Some drug testing kits available for purchase can help consumers test their batches of drugs for different substances. These kits will state specifically what they test for. Testing your supply before you use can help you determine if it is contaminated with certain substances.
However, these kits do not test for every single possible substance. Even with a testing kit, you can never be 100 percent certain about what is in the heroin you purchased.
Fentanyl testing strips (FTS) have been shown to be convenient and easy to use, and they can be an important harm reduction tactic for heroin users. People have shown a willingness to use them, and they may be effective in encouraging people to avoid using batches that have been contaminated with fentanyl.
If you have tested your supply of heroin and found it to be contaminated with fentanyl, the safest thing to do is to discard that batch. Don’t risk your life by consuming fentanyl-laced heroin. If you choose to consume it, recognize that the number of opiates you usually tolerate will not be the same because fentanyl increases the potency of the supply.
It is extremely difficult to impossible to tell if your drug supply is contaminated with other substances. Most dealers are looking specifically for cutting agents that will blend in well with supplies to ensure their customers do not suspect a low-quality product.
Eyeballing heroin supplies to check for cutting agents is not recommended. Of course, if you do notice that something looks or smells off, this is an indication that your heroin supply could be laced with something. You can look for different colors or a sparkly quality that could indicate laundry detergent has been added.
However, the deadliest risk to heroin users is the use of fentanyl as a cutting agent, which is best identified by using fentanyl testing strips (FTS).
If you think the heroin you took might be laced with a dangerous cutting agent, seek medical attention immediately.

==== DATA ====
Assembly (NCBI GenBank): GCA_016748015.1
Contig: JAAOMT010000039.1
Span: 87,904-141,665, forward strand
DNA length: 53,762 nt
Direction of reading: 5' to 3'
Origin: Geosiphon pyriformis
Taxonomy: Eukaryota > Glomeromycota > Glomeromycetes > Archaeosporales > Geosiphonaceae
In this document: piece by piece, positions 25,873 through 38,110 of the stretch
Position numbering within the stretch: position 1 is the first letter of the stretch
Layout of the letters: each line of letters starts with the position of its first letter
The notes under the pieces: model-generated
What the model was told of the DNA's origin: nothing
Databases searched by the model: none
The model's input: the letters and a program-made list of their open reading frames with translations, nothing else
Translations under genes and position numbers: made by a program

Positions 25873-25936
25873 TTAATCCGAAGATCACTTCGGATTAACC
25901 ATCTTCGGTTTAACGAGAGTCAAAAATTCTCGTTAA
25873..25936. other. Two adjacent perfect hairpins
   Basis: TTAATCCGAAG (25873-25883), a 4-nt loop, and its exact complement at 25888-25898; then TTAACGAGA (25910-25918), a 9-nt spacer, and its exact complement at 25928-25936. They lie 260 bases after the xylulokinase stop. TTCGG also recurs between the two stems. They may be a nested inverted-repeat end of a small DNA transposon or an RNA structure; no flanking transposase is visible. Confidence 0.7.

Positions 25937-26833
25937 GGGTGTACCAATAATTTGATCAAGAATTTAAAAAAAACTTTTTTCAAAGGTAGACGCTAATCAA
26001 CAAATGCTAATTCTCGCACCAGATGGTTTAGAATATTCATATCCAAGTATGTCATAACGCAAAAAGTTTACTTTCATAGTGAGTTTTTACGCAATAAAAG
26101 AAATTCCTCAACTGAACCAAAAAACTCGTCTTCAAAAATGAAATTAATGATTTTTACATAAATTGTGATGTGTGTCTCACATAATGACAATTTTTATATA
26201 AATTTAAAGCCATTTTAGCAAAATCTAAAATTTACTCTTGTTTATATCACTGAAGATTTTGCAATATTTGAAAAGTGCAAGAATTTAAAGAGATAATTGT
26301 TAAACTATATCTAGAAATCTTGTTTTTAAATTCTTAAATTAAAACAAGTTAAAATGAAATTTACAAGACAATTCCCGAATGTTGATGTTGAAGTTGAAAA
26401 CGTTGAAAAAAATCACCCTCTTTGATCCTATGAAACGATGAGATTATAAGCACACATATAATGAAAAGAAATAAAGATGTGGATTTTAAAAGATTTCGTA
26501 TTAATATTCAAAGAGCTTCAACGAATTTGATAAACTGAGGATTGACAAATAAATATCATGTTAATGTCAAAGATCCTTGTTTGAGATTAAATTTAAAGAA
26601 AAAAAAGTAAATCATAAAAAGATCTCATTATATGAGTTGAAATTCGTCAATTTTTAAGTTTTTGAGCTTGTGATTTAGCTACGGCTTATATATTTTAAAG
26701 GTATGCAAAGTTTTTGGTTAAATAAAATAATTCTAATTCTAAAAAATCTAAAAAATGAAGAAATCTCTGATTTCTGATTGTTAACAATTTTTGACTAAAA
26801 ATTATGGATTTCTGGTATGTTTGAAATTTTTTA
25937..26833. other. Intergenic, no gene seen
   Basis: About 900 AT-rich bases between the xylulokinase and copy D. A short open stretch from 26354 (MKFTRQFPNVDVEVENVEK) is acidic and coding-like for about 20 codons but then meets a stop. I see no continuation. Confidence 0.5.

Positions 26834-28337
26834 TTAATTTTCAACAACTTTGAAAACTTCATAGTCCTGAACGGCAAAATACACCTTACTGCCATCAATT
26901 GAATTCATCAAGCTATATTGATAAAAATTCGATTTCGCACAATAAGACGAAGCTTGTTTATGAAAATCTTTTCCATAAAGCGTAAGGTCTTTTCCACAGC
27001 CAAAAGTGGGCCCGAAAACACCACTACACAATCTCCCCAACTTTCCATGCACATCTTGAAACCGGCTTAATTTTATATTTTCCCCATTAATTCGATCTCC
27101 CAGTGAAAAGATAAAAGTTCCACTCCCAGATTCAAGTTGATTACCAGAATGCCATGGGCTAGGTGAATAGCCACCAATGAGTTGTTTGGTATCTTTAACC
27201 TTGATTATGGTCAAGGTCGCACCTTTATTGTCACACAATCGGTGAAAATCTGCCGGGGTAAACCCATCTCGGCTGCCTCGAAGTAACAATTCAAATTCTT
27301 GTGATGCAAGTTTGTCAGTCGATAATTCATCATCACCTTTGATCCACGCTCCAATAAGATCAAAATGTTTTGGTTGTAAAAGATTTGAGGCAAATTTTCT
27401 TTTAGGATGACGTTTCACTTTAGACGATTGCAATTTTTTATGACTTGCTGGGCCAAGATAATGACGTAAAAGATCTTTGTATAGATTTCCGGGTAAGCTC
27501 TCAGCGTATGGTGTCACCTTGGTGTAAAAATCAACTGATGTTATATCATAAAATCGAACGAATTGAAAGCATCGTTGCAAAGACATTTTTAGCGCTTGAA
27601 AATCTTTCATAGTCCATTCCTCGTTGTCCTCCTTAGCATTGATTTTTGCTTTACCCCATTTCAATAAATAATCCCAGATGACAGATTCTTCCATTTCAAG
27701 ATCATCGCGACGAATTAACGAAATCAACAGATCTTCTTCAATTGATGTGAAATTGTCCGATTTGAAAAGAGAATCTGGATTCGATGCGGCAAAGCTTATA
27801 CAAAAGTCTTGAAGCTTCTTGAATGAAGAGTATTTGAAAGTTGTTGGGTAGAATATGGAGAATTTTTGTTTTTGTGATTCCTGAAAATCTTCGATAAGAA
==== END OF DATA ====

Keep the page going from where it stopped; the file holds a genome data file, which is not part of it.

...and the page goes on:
The following are signs of a heroin overdose:
Any of these symptoms warrant a call to 911.
The best way to avoid taking laced heroin is to seek treatment for opiate addiction. There are medical options to help those with opiate dependency to recover. Discussing your addiction and treatment needs with a qualified professional will help you make the right choices for your recovery.
(April 2017). Addressing America’s Fentanyl Crisis. National Institute on Drug Abuse. from https://www.drugabuse.gov/about-nida/noras-blog/2017/04/addressing-americas-fentanyl-crisis
(February 2018). High willingness to use rapid fentanyl test strips among young adults who use drugs. Harm Reduction Journal. from https://www.ncbi.nlm.nih.gov/pmc/articles/PMC5806485/
Heroin. National Institute on Drug Abuse. from https://www.drugabuse.gov/drugs-abuse/heroin
(January 2019). Opioid Overdose Crisis. National Institute on Drug Abuse. from https://www.drugabuse.gov/drugs-abuse/opioids/opioid-overdose-crisis
(June 2016). Fentanyl. National Institute on Drug Abuse. from https://www.drugabuse.gov/drugs-abuse/fentanyl
(October 2017). Heroin Contaminated with Fentanyl Dramatically Enhances Brain Hypoxia and Induces Brain Hypothermia. eNeuro. from https://www.ncbi.nlm.nih.gov/pmc/articles/PMC5661359/
(September 2016). Prescribe to Prevent: Overdose Prevention and Naloxone Rescue Kits for Prescribers and Pharmacists. Journal of Addiction Medicine. from https://www.ncbi.nlm.nih.gov/pmc/articles/PMC5049966/